May 27, 2019

Bruins Take Game 1 of Stanley Cup Final: After falling down 2-0 in the first period to the St. Louis Blues, the Boston Bruins shook off 10 days of rust and scored the next 4 goals to win game 1 of the Stanley Cup Final. During the pregame on NBC, Denis Leary noted that it had been four months since Boston had won a championship. "End the drought!" he implored. The series resumes Wednesday.

posted by rcade to hockey at 11:06 PM - 8 comments

Torey Krug delivered a massive hit

posted by kokaku at 01:08 PM on May 28

I can't believe Krug wasn't called for charging there. At first, I thought the collision was unintentional, with both players racing to the puck. But then NBC cut back to the original skirmish in front of the net where Krug lost his helmet, and it was obvious that he skated the length of the ice just to lay that smack down.

posted by tahoemoj at 01:58 PM on May 28

I can't believe Krug wasn't called for charging there

Nor can I believe that Perron was not called for at least one of a variety of infractions in front of the Bruins' net. When Krug got up and began to seek retribution, Perron was on his way to the bench, and his back was turned. Had Krug attempted retaliation, he would have been called, possibly for more than just 2 minutes. When Krug delivered the hit, he glided the last several feet before contact, and then he did not leave his feet nor target the head area. Bruins' goalie Tuukka Rask claimed that Krug made the play only because he had lost his helmet and wanted to show off his recent haircut.

posted by Howard_T at 03:25 PM on May 28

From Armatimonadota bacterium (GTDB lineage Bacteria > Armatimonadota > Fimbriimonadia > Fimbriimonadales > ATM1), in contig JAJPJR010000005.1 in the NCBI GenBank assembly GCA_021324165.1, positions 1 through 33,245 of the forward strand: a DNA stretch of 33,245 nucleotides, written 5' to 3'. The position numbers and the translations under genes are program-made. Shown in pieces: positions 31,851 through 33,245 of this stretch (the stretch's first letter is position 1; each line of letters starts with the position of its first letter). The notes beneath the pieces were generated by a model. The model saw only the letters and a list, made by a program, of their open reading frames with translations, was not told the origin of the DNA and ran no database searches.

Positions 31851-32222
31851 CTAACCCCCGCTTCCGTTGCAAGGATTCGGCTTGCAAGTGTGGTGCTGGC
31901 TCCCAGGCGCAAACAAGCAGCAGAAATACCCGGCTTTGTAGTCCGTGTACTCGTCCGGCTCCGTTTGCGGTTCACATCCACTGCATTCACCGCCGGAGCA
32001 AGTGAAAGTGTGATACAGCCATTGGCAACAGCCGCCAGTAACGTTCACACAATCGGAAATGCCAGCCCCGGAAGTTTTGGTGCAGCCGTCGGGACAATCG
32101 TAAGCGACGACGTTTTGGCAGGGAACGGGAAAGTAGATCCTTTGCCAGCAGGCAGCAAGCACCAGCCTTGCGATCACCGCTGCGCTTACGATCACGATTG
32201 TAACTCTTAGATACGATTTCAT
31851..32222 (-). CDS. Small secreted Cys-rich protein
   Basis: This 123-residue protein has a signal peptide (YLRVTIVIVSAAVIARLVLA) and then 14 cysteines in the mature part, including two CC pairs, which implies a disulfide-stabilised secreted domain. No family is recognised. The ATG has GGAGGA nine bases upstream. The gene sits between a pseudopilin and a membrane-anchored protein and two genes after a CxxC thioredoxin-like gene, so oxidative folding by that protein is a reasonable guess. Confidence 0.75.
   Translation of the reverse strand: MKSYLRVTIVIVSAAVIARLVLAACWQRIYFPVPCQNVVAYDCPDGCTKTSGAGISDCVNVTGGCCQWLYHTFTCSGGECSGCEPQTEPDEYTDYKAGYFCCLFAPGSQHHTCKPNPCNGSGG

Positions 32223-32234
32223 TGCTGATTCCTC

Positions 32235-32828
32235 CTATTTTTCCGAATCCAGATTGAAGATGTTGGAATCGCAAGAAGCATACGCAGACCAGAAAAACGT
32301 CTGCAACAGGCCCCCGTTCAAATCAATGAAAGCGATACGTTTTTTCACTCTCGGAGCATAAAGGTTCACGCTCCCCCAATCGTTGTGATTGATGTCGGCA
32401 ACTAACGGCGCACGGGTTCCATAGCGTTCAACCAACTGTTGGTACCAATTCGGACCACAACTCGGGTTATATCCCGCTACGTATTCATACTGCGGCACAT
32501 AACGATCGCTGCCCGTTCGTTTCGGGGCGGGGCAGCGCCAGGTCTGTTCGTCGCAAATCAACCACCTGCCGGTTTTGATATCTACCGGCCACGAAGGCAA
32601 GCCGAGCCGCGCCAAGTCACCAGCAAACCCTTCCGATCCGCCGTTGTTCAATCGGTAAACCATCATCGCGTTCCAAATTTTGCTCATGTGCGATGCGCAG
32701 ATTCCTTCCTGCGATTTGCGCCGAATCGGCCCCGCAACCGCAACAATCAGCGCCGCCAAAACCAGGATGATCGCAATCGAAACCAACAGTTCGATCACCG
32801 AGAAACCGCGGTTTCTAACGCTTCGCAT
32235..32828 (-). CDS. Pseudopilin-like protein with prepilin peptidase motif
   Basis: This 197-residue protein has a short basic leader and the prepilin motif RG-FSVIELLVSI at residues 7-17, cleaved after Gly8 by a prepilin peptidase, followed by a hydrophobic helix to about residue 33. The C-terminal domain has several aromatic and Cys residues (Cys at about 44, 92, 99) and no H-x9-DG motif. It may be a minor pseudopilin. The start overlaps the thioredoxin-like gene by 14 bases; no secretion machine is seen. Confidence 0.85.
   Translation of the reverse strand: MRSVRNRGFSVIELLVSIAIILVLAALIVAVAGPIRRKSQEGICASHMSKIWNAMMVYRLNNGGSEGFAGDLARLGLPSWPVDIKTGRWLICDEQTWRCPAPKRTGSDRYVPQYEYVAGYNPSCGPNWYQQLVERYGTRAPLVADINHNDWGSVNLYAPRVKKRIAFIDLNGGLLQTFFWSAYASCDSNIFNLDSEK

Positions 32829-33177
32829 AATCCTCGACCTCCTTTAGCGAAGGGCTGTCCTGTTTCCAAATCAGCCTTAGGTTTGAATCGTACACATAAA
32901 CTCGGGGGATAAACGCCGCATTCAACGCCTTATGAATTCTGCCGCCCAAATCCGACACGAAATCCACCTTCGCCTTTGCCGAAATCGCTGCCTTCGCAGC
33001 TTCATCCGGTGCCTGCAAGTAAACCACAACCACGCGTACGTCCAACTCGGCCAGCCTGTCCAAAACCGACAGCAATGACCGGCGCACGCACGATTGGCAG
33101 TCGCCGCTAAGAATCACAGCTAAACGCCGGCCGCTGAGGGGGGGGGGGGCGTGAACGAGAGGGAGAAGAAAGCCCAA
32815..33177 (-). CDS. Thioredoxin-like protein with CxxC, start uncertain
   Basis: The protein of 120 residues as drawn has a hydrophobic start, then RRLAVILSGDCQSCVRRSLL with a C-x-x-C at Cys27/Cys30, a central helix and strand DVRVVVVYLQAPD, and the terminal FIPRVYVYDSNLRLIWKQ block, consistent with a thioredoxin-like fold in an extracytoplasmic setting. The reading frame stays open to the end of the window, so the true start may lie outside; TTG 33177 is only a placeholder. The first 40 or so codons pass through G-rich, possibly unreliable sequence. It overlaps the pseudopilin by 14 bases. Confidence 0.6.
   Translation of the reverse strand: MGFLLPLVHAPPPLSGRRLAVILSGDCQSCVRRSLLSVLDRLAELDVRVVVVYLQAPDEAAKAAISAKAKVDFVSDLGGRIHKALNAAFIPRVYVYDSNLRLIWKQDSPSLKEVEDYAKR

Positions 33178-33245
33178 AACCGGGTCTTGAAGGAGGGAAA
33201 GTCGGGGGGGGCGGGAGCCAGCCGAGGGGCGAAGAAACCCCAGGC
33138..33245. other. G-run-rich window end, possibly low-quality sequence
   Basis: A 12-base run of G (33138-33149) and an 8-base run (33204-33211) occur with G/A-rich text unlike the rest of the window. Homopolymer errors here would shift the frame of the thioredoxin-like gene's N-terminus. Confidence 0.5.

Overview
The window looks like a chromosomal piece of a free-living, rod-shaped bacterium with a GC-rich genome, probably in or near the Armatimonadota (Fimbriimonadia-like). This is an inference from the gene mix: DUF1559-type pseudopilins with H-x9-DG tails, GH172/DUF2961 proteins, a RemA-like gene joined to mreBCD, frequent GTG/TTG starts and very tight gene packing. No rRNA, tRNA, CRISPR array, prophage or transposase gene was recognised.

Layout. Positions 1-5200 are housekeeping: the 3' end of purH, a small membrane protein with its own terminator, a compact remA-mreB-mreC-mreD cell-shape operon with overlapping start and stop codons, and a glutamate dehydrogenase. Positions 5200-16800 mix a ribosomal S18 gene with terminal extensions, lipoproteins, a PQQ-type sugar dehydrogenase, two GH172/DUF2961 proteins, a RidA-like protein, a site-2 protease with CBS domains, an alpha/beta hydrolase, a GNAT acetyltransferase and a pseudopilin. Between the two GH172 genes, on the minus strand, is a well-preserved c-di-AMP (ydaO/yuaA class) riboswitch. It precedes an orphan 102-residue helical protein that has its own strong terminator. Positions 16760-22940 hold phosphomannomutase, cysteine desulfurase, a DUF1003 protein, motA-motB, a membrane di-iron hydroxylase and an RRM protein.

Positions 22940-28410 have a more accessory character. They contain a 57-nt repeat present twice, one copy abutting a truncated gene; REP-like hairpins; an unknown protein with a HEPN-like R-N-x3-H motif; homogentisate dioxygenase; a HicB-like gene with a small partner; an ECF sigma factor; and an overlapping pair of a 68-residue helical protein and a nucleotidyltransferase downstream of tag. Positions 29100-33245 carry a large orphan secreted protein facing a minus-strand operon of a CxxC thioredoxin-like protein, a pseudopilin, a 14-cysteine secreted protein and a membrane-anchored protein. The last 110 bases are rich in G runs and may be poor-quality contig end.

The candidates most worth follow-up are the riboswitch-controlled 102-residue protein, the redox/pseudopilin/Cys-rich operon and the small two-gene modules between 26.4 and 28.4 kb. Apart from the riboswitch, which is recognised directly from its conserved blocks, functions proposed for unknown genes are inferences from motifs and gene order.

18th Century British hockey headline:

Torey Flaunts Wig.

posted by beaverboard at 07:37 PM on May 28

Watch the replay again, Krug glides into the hit using the speed from coming up ice. He doesn't skate all the way through. He also doesn't leap into the hit. He only comes up in the hitting. That's not charging.

posted by kokaku at 10:21 PM on May 28

1. Absolutely agree that Perron should have been called for mugging Krug.

2. You don't have to leave your feet or target the head for it to be charging. I don't know about gliding' the last few feet before he made the hit; he was at pretty much full speed either way.

3. I'm not complaining about the non-call, either. I loved it. I was just sincerely surprised that it was let go.

posted by tahoemoj at 11:19 PM on May 28

Sorry for post #2, I'm on my phone: Rule 42 of the NHL rulebook dictates that charging "shall mean the actions of a player or goalkeeper who, as a result of distance traveled, shall violently check an opponent in any manner.

posted by tahoemoj at 11:21 PM on May 28

That was quite a sequence of events. I question Perron not getting a penalty more than Krug.

posted by rcade at 12:09 PM on May 29

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